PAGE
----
PA starts wine kiosk trial program

From United Press International

HARRISBURG, PA -- Pennsylvania is testing the sale of wine at supermarket kiosks and a state lawmaker is pushing legislation to auction off of 750 liquor licenses.

Under the plan unveiled by state Rep. Mike Turzai, R-Bradford Woods, the wholesale and retail operation of the liquor control board would be privatized and auctioning of the liquor licenses to grocery stores would bring in an estimated $2 billion to state coffers, according to the Pittsburgh Post-Gazette.

Two Harrisburg-area supermarkets have begun selling wine at kiosks under a Pennsylvania Liquor Control Board pilot program.

Under the trial process, customers insert their driver's license into a slot to show they're of drinking age while a board official at an office in Harrisburg verifies they're the same persons pictured on the licenses, the newspaper said.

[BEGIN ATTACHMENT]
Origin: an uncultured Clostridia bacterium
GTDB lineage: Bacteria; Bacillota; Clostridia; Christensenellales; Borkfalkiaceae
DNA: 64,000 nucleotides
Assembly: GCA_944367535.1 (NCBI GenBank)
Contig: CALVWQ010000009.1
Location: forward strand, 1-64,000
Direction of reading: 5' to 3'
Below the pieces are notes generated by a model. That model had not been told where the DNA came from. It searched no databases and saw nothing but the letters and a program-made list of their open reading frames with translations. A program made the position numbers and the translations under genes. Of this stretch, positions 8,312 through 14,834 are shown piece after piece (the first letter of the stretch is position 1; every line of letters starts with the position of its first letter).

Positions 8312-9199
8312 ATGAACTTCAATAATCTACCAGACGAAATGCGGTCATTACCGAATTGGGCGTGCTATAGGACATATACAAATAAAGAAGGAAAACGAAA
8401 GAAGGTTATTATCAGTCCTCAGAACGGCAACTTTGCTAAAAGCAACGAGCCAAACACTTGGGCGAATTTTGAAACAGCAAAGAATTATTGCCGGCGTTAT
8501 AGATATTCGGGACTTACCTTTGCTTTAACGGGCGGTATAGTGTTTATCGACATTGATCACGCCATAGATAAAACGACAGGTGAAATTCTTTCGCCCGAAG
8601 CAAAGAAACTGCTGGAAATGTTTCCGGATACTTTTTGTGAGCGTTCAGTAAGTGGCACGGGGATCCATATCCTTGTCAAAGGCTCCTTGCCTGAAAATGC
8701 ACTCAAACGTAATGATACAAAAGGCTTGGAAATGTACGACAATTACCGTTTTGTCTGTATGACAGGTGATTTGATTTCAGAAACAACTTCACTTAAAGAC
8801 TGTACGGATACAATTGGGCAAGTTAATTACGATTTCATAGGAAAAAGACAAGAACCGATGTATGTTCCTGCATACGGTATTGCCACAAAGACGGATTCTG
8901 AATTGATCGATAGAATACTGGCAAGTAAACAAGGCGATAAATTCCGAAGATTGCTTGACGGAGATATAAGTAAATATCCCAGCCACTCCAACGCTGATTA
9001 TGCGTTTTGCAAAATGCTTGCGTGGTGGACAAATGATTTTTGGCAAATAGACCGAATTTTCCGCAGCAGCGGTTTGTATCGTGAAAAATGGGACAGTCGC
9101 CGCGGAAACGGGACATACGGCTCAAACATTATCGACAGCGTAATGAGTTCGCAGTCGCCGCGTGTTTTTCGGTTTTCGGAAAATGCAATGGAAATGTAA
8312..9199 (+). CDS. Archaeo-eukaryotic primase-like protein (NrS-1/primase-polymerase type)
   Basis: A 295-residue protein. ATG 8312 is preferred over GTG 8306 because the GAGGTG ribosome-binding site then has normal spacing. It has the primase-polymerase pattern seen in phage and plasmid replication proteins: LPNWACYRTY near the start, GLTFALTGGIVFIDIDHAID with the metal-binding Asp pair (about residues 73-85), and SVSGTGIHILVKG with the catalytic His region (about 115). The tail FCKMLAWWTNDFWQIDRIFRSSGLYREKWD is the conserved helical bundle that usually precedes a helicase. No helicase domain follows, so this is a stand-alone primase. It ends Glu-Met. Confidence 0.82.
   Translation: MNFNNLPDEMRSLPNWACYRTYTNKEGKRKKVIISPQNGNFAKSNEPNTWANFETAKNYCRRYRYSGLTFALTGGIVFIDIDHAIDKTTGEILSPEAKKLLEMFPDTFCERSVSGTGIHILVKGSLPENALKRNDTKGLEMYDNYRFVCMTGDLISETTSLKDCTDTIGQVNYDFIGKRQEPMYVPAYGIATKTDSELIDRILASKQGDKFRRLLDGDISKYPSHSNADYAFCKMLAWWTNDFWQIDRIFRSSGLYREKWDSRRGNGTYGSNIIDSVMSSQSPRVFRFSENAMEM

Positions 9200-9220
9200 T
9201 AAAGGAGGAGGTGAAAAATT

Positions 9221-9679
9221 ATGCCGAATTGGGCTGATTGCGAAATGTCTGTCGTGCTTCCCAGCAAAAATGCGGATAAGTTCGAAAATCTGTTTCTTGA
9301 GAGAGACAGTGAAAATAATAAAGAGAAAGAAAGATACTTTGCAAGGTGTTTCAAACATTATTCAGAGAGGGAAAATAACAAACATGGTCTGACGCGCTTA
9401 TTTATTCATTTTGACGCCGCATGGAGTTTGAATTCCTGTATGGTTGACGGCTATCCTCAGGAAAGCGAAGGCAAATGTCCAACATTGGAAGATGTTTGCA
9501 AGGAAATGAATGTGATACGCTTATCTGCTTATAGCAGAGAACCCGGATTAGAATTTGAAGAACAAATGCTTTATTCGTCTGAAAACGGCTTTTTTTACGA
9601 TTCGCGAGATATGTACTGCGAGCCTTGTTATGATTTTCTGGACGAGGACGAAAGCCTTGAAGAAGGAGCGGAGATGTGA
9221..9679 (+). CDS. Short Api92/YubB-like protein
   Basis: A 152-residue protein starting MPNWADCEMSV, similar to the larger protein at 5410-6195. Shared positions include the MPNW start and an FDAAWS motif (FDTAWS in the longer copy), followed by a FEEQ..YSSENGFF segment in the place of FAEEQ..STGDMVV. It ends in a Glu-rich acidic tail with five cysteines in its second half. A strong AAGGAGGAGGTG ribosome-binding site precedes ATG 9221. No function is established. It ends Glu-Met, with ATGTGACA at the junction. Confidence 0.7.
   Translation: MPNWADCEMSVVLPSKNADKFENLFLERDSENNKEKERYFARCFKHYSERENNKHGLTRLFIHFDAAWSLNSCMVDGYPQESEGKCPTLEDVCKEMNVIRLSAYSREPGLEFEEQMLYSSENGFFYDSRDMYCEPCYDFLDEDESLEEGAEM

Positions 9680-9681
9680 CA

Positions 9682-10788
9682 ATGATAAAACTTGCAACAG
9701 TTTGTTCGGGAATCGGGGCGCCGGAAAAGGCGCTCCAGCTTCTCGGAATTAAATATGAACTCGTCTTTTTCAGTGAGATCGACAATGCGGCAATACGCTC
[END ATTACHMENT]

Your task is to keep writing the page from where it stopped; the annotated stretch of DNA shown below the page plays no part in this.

Then the customers blow into a Breathalyzer to ensure their blood-alcohol level is below 0.02.

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1 comment:

Anonymous said...

How idiotic is our system in Pennsylvania? Somehow, in Virginia, you can walk into an ordinary supermarket and buy wine and there isn't anarchy in the streets. The state store system and its analogs, like the kiosk, both limit choice for the consumer and cost the state money unnecessarily (really? someone has to sit in Harrisburg and monitor everyone's face at all kiosks?? What happens when there are hundreds or thousands of kiosks?). And aside from this, there is an obvious conflict of interest for the state in limiting alcohol sales or passing regulations when it is also in the business of retail wine and liquor sales itself.

We need to allow food retailers to sell alcohol and just tax it, not to have government employees selling alcohol.